containers

wilf
28th November 2007, 21:05
Forgive me for being a little naive but seeing the recent tv documentry on the massive container ship . Do the have anything in the holds below deck? They have hundreds of containers stacked on the deck but do they have to take them off to get to the hatches?.Also do they lock them to-gether because when I have carried 45' containers on my truck the locks are on the skeletal trailer... many thanks ..Alan

sparkie2182
28th November 2007, 22:34
yep.......... lots of boxes below.........some specialist ones (chilled/freezers) and so on.
all differing in weight. contents (some hazardous....some perishable ect)
and ports of discharge.

quite a complex business in cargohandling

slick
29th November 2007, 06:48
All,
... and Ballasting.
Yours aye,
Slick

John Cassels
29th November 2007, 08:32
The stowage and securing of containers can vary with ship and classification
but basically is';
Underdeck containers are landed directly onto doubling plates on the tanktop
being lowered and held in place in cell guides. One has to be careful and stow
hazardous boxes by IMCO regs.
Deck containers are locked together with twistlocks to the corner castings -
similar as on your truck. The top tier may be secured with bridge fittings and
with wire or chain lashings to turnbuckles in order to secure the complete
stack as one block.

In a very basic nutshell.

slick
29th November 2007, 16:53
All,
I read somewhere that the Container was considered by some to be the 20th. Century's greatest non technical invention ? mmmmm.....
Yours aye,
Slick

sparkie2182
29th November 2007, 20:19
interestingly, i saw a documentary about the support given after d-day....
operation sea lion ...........to the troops on the beacheads and coastal regions of france.
in order to rationalise the carriage across the english channel of multivarious items required for such a massive uindertaking, standard sizes containers were used, and shipped across as per modern "box boats".

considering this was mid 1940s, and the logical concept of such transportation........ it is amazing it didnt carry immediately on into peacetime and thereby have the "container revolution" 30 years earlier.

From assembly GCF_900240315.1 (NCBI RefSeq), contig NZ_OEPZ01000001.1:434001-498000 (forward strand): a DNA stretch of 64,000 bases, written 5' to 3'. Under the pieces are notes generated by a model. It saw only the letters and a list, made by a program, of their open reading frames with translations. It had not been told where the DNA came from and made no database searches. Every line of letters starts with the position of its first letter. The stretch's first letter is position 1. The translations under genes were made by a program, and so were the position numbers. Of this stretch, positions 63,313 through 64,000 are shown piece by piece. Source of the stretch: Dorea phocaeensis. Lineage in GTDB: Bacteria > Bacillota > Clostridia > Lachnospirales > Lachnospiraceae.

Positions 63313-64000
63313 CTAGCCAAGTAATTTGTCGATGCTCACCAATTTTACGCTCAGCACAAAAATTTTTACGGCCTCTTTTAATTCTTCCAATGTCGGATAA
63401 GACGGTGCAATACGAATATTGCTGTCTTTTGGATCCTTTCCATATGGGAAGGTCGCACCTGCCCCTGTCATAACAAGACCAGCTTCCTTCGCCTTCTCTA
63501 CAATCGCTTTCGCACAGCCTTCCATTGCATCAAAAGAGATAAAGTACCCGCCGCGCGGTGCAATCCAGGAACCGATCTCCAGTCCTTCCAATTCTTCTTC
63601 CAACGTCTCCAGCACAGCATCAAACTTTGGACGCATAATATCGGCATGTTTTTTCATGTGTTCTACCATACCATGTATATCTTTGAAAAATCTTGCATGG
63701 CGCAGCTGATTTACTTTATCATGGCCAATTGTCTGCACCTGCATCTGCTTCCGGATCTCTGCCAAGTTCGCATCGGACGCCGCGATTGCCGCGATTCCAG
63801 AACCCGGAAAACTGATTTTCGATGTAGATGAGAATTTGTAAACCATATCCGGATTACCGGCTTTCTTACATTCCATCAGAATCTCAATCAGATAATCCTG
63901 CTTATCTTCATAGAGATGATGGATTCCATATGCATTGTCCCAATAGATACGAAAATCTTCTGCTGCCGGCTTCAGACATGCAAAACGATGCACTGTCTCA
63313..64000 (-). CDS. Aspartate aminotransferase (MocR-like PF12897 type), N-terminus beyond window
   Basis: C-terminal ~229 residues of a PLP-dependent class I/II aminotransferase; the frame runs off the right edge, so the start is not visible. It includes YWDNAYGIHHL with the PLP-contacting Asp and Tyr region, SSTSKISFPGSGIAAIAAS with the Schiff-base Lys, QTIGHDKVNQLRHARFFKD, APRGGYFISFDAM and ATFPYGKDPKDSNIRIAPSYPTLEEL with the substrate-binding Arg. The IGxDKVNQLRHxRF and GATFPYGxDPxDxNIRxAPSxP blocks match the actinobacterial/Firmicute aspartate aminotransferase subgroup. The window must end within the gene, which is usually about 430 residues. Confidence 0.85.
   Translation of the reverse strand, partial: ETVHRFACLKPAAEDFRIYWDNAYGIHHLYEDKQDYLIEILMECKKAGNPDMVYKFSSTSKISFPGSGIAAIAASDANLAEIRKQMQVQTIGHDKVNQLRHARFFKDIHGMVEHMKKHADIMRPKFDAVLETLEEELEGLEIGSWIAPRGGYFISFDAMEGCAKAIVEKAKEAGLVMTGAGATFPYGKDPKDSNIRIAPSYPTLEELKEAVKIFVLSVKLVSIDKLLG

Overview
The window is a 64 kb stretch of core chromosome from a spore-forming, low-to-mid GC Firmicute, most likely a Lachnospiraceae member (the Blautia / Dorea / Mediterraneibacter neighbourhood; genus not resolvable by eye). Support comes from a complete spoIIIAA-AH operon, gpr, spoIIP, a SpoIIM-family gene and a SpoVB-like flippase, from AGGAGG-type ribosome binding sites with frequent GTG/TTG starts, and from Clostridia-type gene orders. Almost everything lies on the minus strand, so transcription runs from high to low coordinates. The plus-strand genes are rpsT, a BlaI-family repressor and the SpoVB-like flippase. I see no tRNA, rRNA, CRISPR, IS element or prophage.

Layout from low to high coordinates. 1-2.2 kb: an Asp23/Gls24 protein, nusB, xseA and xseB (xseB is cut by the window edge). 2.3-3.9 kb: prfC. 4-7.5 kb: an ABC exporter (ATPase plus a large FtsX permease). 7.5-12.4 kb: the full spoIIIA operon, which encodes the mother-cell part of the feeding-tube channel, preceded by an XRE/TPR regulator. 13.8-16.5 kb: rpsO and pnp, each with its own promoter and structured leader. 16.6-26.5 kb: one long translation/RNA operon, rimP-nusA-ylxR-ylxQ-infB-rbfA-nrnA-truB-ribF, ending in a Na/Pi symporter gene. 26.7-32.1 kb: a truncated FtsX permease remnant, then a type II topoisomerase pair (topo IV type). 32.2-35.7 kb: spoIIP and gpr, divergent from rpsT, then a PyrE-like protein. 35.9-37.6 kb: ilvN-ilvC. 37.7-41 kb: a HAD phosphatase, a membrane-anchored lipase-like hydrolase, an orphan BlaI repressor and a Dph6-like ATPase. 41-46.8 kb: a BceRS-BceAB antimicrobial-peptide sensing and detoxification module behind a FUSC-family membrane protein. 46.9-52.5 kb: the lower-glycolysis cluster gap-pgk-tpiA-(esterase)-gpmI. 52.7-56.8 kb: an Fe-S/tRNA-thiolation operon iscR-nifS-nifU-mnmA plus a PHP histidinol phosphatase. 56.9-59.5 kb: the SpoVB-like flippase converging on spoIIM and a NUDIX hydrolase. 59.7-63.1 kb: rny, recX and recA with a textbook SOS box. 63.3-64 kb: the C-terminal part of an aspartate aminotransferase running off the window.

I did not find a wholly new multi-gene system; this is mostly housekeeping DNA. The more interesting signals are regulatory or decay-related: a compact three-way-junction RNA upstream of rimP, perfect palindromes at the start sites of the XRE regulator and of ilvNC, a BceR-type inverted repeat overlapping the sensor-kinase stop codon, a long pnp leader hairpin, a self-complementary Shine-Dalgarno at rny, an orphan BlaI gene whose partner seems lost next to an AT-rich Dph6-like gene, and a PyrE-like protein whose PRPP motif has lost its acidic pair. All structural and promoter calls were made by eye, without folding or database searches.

MikeK
30th November 2007, 09:46
interestingly, i saw a documentary about the support given after d-day....
operation sea lion ...........to the troops on the beacheads and coastal regions of france.
in order to rationalise the carriage across the english channel of multivarious items required for such a massive uindertaking, standard sizes containers were used, and shipped across as per modern "box boats".

considering this was mid 1940s, and the logical concept of such transportation........ it is amazing it didnt carry immediately on into peacetime and thereby have the "container revolution" 30 years earlier.

Thank God it didn't as the M.N would have shrunk that much earlier, and chances are a lot of us would never had got a job !

Mike

Sarky Cut
30th November 2007, 10:25
Hi Wilf.

They do say that a picture is worth a thousand words so here goes.
Explains all as they say.

http://i9.tinypic.com/8dxszuu.jpg

I hereby thank the person who posted this in the gallery, it has answered this very question many times.

marine master
30th November 2007, 22:21
Never sailed on a container ship so interested in their operation.1) Who does the lashing/securing. Shore or ship staff?.2) Are the plugs on reefers standard? if not must be a nightmare trying to get electrical supplies to them in the short turnaround times. 3) Do the bigger ships have dedicated electrical power supplies?

Tony Morris
1st December 2007, 09:47
I sail at present on Hamburg Sud container vessels, the lashings are done by shore side, reefer plugs are all standard size so no problem there, ships do not have dedicated power supply for cargo but we do have 4 large generators so that we can supply the power for our normal load, bow thruster and up to 600 reefer containers

Klaatu83
26th March 2009, 18:17
To Marine Master:

The longshore "lashing gang" secures the containers to the deck. The ships' electricians were usually assigned the duty of plugging in all the reefer containers. However, it is up to the ship's officers to insure all the lashings are secure, and that all the reefers are running properly, before the ship sails. On a ship that has 20 hatches, with containers stowed 13 across, and carrying over 200 reefers, that can take a considerable amount of running around. If any of the reefers weren't working properly then it was up to the mates to point it out to the longshoremen, who then had either to fix them or remove them. If the mates didn't catch the bad reefers before sailing then the ship's crew had to fix them because the ship had become liable for any ruined cargo inside them.

Container ships normally have several built-in diesel generators aboard to provide both ships service power as well as power for the reefers. In addition some companies, such as Sealand, could provide additional diesel generators, mounted in cargo containers, that could be carried on deck to provide power on those occasions when we carried more reefers than the number reefer plugs available on the ship. during the Iraq War the port of Shuaiba, in Kuwait, didn't have enough shore plugs to handle the large number of reefers coming in, so we supplied the terminal with several of our generator-containers.

Nowadays the reefer plugs have been pretty much standardized because they have to be able to operate ashore in various terminals as well as on the ships. However, Farrell Lines used to go to many Med ports which lacked facilities to plug in reefer containers. As a result that company developed their own reefer containers that were powered by their own little built-in diesel generators. They worked well enough, except that the "natives" had a tendency to steal the fuel out of them!